‘The imagination flies — we are its shadow on the earth’.

Vladimir Nabokov alleged that he thought like a genius and spoke like a child; I’m sure I’m not the first to state that the former is true of everyone. Not genius in the sense of some Will Hunting-like prodigious knowledge, or rare problem-solving ability. I mean the genius of our thoughts: our soaring imaginations and wealth of earth-bound memories. The life of a person’s mind is equal in creativity and depth to any work of art, and you get yours just by being human and having lived.

Great social documentaries reveals their subjects’ human genius; they collapse stereotypes built up in the viewer’s imagination and compel them to empathise with a realer image of the world. By my estimates, then, Marc Isaacs’s 2001 documentary Lift is a bloody rad social documentary. In an elevator sited on an East London estate, Isaac set up a camera for two months, filming ten hours a day. The footage gives the impression he remained mostly silent at first; in the face of his quietness the estate’s residents are cautious but curious. Then he begins to ask questions, posed casually: ‘What was your best memory from childhood?’ and ‘What did you dream about last night?’ and ‘Do you have religion in your life?’

Dreams, childhood, and the afterlife: something about these zones stirs the people filmed. One responds: ‘you ask me what was on my mind…and it got me thinking, no one asked me really ever before…and then I started thinking about all sorts’. Content from each resident’s character emerges: one brings Isaac increasingly intimate gifts; another wishes she had more friends to dance with. A gentle spoken man recalls performing in a recorder competition at his primary school. He says that ‘apparently’ he was the only boy on stage. When he later reveals he’s recovering from a mental illness brought on by the death of his parents, I inferred the evident pride he takes from this memory was most likely an emotion passed down from them. The moment is more affecting and human for this information gap; Isaacs’s method captures the silhouettes of other worlds without pursuing overexposure.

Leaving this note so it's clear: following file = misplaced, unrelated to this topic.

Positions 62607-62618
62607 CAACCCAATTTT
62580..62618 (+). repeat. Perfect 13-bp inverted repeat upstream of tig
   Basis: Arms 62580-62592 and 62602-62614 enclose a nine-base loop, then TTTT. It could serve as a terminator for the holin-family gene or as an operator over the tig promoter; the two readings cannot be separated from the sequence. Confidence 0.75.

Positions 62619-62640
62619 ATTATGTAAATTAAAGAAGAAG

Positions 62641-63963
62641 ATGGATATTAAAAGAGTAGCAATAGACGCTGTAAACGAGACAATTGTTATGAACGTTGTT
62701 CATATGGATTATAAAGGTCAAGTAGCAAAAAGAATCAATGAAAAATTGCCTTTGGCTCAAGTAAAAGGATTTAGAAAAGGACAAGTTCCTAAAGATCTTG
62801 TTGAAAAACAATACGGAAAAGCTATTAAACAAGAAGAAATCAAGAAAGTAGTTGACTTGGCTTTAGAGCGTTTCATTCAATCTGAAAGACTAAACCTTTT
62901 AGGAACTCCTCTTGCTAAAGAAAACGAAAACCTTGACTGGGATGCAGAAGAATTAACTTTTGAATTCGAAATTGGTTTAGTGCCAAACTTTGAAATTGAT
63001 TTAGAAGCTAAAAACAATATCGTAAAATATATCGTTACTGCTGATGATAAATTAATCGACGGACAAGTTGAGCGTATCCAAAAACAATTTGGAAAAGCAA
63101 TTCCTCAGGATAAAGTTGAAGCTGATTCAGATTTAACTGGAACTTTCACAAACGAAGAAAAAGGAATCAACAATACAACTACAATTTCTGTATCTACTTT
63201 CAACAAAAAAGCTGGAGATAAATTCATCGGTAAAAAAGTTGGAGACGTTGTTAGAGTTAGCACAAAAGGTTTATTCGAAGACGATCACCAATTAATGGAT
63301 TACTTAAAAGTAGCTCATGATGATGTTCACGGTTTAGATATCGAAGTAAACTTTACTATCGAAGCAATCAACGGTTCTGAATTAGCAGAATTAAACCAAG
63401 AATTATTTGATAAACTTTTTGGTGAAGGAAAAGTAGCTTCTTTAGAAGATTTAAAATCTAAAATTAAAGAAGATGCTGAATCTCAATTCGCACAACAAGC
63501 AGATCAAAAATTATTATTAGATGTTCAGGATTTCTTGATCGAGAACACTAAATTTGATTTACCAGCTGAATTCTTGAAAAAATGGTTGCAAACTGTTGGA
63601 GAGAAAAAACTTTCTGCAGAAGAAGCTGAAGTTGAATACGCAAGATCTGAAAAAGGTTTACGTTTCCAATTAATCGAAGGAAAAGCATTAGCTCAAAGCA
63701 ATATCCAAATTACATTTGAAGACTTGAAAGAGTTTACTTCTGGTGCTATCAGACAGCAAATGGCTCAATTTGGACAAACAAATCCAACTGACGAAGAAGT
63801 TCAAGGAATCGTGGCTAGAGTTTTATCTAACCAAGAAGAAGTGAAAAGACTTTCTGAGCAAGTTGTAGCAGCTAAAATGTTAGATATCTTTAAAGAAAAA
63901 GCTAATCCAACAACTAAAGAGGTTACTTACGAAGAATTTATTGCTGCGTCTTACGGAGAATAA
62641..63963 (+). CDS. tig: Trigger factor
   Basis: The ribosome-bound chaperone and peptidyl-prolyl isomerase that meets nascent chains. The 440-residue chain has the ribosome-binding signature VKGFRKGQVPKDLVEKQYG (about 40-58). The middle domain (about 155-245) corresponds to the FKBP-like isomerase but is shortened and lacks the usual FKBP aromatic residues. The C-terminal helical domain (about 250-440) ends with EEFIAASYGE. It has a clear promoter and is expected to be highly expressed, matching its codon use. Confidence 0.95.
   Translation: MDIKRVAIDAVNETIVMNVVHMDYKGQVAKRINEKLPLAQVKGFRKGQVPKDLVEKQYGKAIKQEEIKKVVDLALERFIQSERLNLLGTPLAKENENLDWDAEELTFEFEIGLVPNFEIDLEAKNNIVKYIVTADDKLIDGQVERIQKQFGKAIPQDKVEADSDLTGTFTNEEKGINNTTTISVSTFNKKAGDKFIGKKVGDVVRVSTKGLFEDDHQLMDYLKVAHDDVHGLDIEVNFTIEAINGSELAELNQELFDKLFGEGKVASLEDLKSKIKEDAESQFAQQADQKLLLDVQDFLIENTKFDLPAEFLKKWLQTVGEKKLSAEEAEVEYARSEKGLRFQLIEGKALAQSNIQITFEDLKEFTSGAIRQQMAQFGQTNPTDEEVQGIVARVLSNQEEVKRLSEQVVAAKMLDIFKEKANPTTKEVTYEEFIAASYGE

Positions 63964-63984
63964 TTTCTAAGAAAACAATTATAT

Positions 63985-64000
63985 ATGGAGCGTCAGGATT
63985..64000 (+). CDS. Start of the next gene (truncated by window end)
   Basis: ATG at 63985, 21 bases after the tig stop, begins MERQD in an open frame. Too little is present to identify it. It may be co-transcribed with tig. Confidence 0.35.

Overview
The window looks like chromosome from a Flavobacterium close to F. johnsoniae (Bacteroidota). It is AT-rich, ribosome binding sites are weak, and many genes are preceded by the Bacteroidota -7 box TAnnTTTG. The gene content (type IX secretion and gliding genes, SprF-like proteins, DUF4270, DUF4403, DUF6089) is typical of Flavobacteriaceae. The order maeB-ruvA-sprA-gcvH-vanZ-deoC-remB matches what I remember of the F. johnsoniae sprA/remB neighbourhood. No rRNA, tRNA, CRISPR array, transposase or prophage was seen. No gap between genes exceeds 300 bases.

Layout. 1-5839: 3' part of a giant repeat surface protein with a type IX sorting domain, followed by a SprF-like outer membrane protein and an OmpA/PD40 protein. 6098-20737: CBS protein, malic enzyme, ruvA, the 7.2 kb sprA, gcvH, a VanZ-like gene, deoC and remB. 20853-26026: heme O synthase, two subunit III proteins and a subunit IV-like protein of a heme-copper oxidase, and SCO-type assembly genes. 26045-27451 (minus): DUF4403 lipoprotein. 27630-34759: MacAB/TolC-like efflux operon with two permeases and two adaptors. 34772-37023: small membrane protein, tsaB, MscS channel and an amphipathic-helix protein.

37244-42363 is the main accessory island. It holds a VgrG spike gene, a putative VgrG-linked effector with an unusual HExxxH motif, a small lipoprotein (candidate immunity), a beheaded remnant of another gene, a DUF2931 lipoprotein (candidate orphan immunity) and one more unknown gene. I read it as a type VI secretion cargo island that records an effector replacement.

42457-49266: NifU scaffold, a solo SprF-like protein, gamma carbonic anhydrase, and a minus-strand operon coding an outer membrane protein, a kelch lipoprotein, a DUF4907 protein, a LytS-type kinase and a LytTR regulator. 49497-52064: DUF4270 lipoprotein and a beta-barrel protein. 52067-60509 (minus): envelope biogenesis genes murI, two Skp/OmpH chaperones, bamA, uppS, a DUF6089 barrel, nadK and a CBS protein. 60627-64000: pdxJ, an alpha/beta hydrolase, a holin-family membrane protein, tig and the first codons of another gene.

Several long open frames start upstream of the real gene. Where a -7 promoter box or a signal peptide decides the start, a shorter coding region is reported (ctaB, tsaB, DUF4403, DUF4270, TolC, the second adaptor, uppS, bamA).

There is only one resident who acts hostile to the filmmaker. An old man, swearing and staggering and violently drunk, ejects Isaacs from the lift. But the director persists, and on their next meeting the man is friendly, and tells him he is trying hard to get sober. Against the lift’s blank steel walls the old man’s face is superimposed. It is face that signifies hardship: hair greyed and frayed at the edges, with a bulbous alcoholic’s nose and sunken eyes. A question is asked, these eyes go distant for a moment, then out of his past and into ours come golden eagles, still soaring within the infinite space of his mind’s sky.